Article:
According to a study by Matthew Johnson et al. (2019) of the University of Alberta, the idea that you’re in a relationship that can last can influence the quality and outcome of your relationship. This makes sense, as the level of confidence influences how we interact, whether in positive or negative ways. So how is your level of confidence in your relationship? And, if this needs sprucing up, how can you do this?

Smiling couple.

Smiling couple.First things first, find out what your level of confidence in your relationship is. Test yourself with the five questions the authors in the study used to measure relationship confidence. Use a 1 to 7 scale of strongly disagree (1) to strongly agree (7) regarding your current relationship:

  • I feel good about our prospects to make this relationship work for a lifetime.
  • I am very confident when I think of our future together.
  • I believe we can handle whatever conflicts will arise in the future.
  • We have the skills a couple needs to make a marriage last.
  • We can handle anything that comes our way.

Now, what to do about the results. Identifying strengths and weaknesses is the first step. Take a moment to celebrate any areas of strength and share any gratitude you have with your partner! See “How to Create Appreciation and Gratitude in Your Relationship” for a refresher.

Lower scores identify areas you may want to improve. If your level of confidence is low in, for instance, your ability to handle conflict, then working on conflict management skills would be a great thing to focus on. Check out these blogs: “Contempt, the Battery Acid,” “How to Get Rid of Criticism and Defensiveness,” “3 Ways to Keep Calm When Your Partner is Driving You Nuts!”, and “Do the Same Arguments Keep Coming Up Again and Again With Your Partner?

Smiling couple.

Smiling couple.If you are concerned about other skills you will need, such as keeping romance alive, or building and maintaining trust, read up on these topics. You could start with “How Healthy is Your Sex Life?” and “How to Create Trust and Maintain Trust in Your Relationship.” Take time to reflect as honestly as you can, then have a conversation or two with your partner. If it feels daunting to do this on your own, participating in a workshop that focuses on these skills can make a world of difference. Or, if you would prefer more individualized support, consider a couple retreat.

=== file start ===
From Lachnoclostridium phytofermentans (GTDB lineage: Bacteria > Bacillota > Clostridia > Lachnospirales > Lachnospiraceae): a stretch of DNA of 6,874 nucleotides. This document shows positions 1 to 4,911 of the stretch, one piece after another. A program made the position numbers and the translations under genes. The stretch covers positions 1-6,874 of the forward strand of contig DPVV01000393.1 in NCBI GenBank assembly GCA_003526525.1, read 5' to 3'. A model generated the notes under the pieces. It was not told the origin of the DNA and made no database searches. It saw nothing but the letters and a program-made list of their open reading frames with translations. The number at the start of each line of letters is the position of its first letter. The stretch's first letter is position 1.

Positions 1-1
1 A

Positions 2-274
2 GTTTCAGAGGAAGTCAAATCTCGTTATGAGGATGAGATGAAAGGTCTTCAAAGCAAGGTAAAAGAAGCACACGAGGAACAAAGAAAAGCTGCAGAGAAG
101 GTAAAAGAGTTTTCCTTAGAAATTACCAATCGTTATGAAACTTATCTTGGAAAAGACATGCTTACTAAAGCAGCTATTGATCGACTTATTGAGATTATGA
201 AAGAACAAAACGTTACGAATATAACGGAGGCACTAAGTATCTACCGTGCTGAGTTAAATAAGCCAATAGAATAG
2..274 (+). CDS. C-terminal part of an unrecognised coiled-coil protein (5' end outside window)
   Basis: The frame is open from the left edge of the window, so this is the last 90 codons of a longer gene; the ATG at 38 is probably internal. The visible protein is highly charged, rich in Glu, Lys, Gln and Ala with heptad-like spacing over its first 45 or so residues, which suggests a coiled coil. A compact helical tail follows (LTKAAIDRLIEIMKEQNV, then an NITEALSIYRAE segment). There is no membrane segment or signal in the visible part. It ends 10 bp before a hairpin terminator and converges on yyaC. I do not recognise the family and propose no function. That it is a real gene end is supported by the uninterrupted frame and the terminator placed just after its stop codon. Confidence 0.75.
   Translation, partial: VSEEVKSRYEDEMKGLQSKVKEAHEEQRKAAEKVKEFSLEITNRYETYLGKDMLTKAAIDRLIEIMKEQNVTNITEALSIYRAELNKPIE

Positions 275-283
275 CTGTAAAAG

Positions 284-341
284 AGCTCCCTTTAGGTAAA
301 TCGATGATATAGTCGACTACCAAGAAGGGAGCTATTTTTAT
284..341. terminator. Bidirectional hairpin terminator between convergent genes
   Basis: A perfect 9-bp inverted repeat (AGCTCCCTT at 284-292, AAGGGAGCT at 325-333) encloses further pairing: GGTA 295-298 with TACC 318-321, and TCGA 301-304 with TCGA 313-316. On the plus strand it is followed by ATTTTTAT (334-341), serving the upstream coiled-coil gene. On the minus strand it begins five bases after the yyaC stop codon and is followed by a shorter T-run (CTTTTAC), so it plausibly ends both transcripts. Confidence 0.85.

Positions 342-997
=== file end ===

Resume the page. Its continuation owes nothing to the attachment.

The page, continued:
Whatever the results of your assessment, this is an excellent time of year to look under the hood of your relationship and tune up any areas that need addressing. This will help ensure you have a reliable and healthy ride for the year to come and beyond.

'In life and in business, you need to be good-hearted and trustworthy, and to have integrity. This is the way to build long-term relationships. It is also important to be optimistic and to look at challenges as opportunities.' — Henry Sy

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Couple holding sparklers and kissing.

Couple holding sparklers and kissing.For making significant changes in your relationship, the good news is that doing “small things often” will get you there. Dr. Gottman’s research shows that tiny moments in couple interactions make a big difference in the relationship over time. The first few moments in a conversation, for example, around a disagreement, predict not only how that conversation will go, but how the relationship will go (whether “happily ever after” or in divorce). I’ve talked about the four horsemen of the apocalypse in other blogs, and if you guessed that these were the things that predicted divorce, you would be right!

Eliminating the four horsemen.

Eliminating the four horsemen.So, if I had only one recommendation to couples for a new year’s resolution, I would choose this one: get rid of the four horsemen in your relationship. Start by choosing one to work on. For instance, criticism. Step one, notice if you use any “you” statements (e.g., “You never take out the trash.”) or global statements (these include words like never and always). Step two, keep a journal of the times you notice when you use a criticism (a simple tally on your phone would work great). Step three, work on replacing these with I statements (“I feel       about      , I need      .”). For example, “I feel irritated that the trash is overflowing, please help me by taking it out.” You can start small by practicing starting statements with “I.” Bonus step, tally the times you remember to use “I.” Step four, continue previous steps for at least six weeks.

Once you have “you” statements reduced, you can focus on other horsemen, like defensiveness. The same steps above work for this one, in this case, replace the I statements with taking responsibility; for example, “You’re right, I haven’t taken out the trash yet.” Taking responsibility is the antidote for the second horseman. That “I statement” is also handy in avoiding defensiveness (which can take the form of a counter-attack, a critical statement or whining). After taking responsibility, it may be helpful to continue the conversation with your own perspective on the subject. So, the above example could be: “You’re right, I haven’t taken the trash out yet. I’ve been feeling stressed lately and would like to talk about how to handle household chores when we are so busy.”